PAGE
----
The largest genome-wide study of its kind has determined how much five major mental illnesses are traceable to the same common inherited genetic variations. The overlap was highest between schizophrenia and bipolar disorder, moderate for bipolar disorder and depression and for ADHD and depression, and low between schizophrenia and autism. Overall, common genetic variation accounted for 17-28 percent of risk for the illnesses.
Patrick F. Sullivan, MD, a professor in the departments of Genetics and Psychiatry and director of the Center for Psychiatric Genomics at the University of North Carolina School of Medicine, is a co-author of the study, which was published online Sunday, Aug. 11, 2013, by the journal Nature Genetics.
“This is a remarkable analysis,” Sullivan said. “The large samples analyzed here allow us an unprecedented look ‘under the hood’ at basic nature of these five important psychiatric disorders. We found some unexpected connections between disorders that will fuel a new set of studies to understand exactly why.”
“Since our study only looked at common gene variants, the total genetic overlap between the disorders may be higher,” explained Naomi Wray, PhD, University of Queensland, Brisbane, Australia, who co-led the multi-site study by the Cross Disorders Group of the Psychiatric Genomics Consortium (PGC). “Shared variants with smaller effects, rare variants, mutations, duplications, deletions, and gene-environment interactions also contribute to these illnesses.”
Sullivan is the lead principal investigator of the Psychiatric Genomics Consortium (PGC), the group that conducted the study. He also directs the newly established Center for Psychiatric Genomics, which is based at UNC but includes researchers from multiple centers worldwide.
Wray, Kenneth Kendler, MD, of Virginia Commonwealth University, Richmond, Jordan Smoller, MD, of Massachusetts General Hospital, Boston, and other members of the PGC report on their findings August 11, 2013 in the journal Nature Genetics.
“Such evidence quantifying shared genetic risk factors among traditional diagnoses will help us move toward classification that will be more faithful to nature,” said Bruce Cuthbert, PhD, Director of the NIMH Division of Adult Translational Research and Treatment Development and coordinator of the Institute’s Research Domain Criteria (RDoC) project, which is developing a classification system for research based more on underlying causes.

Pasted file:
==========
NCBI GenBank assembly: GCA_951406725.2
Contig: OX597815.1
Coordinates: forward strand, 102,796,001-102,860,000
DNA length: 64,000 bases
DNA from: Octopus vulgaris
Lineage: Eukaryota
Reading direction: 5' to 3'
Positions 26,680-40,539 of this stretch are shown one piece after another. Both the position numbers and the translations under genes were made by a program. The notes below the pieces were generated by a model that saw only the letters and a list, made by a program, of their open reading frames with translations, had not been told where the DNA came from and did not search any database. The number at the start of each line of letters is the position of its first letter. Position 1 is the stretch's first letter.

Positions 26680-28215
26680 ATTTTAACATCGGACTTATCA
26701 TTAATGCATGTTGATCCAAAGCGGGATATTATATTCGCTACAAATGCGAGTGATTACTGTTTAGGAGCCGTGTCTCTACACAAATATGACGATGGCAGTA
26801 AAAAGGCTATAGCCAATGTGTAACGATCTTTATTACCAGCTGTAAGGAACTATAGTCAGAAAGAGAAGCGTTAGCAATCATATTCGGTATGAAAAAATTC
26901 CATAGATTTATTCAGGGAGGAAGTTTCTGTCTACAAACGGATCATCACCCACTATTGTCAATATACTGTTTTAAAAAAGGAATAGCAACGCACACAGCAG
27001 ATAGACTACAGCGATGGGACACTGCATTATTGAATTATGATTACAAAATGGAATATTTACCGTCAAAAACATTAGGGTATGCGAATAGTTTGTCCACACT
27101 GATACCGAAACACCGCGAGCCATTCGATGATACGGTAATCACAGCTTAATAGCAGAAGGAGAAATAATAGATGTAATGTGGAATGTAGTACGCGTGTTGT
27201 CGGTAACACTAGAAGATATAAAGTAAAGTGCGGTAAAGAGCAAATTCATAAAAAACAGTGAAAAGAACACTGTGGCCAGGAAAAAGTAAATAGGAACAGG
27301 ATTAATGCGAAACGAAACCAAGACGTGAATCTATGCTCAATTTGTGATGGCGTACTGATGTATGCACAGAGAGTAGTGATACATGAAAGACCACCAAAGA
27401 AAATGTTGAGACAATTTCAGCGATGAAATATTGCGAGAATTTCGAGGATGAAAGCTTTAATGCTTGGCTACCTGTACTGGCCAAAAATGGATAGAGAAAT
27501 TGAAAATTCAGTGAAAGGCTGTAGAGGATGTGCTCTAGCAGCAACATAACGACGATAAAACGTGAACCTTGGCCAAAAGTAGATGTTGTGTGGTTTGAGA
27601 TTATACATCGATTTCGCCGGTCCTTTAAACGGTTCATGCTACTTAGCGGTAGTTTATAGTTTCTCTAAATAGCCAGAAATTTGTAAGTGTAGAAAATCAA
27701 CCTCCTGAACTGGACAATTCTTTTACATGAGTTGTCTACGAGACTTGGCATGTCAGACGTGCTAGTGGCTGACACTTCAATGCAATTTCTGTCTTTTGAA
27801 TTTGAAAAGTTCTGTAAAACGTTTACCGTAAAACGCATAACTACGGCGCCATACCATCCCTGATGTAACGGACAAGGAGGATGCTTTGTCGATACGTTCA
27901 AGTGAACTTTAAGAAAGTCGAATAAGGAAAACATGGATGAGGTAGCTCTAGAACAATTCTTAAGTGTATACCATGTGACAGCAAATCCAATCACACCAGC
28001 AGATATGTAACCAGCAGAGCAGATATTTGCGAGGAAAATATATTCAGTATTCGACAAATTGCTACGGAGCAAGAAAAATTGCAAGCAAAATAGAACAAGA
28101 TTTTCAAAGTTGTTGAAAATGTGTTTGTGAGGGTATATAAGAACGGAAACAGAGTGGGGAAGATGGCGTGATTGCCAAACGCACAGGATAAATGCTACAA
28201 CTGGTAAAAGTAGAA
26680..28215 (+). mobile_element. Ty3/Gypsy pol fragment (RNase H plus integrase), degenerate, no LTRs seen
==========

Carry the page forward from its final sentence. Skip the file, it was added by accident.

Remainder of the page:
Earlier this year, PGC researchers – more than 300 scientists at 80 research centers in 20 countries – reported the first evidence of overlap between all five disorders. People with the disorders were more likely to have suspect variation at the same four chromosomal sites. But the extent of the overlap remained unclear. In the new study, they used the same genome-wide information, and the largest data sets currently available, to estimate the risk for the illnesses attributable to any of hundreds of thousands of sites of common variability in the genetic code across chromosomes. They looked for similarities in such genetic variation among several thousand people with each illness and controls – calculating the extent to which pairs of disorders are linked to the same genetic variants.
The overlap in heritability attributable to common genetic variation was about 16 percent between schizophrenia and bipolar disorder, about 10 percent between bipolar disorder and depression, about 9 percent between schizophrenia and depression, and about 25 percent between schizophrenia and autism.
The newfound molecular genetic evidence linking schizophrenia and depression, if replicated, could have important implications for diagnostics and research, say the researchers. They expected to see more overlap between ADHD and autism and between bipolar disorder and depression. The modest schizophrenia-autism connection is consistent with other emerging evidence.
The study results also attach numbers to molecular evidence documenting the importance of heritability traceable to common genetic variation in causing the five major mental illnesses. Yet this still leaves much of the likely inherited genetic contribution to the disorders unexplained – not to mention non-inherited genetic factors. For example, common genetic variation accounted for 23 percent of schizophrenia, but evidence from twin and family studies estimate its total heritability at 60-65 percent. Similarly, the gaps are 25 percent vs. 75 percent for bipolar disorder, 28 percent vs. 75 percent for ADHD, 14 percent vs. 80 percent for autism, and 21 percent vs. 37 percent for depression.
Among other types of genetic inheritance known to affect risk and not examined in this study, are contributions from rare variants not associated with common sites of genetic variation. However, the researchers say that their results show clearly that more illness-linked common variants with small effects will be discovered with the greater statistical power that comes with larger sample sizes.
“It is encouraging that the estimates of genetic contributions to mental disorders trace those from more traditional family and twin studies. The study points to a future of active gene discovery for mental disorders” said Thomas Lehner, PhD, chief of the NIMH Genomics Research Branch, which funds the project.
University of North Carolina at Chapel Hill School of Medicine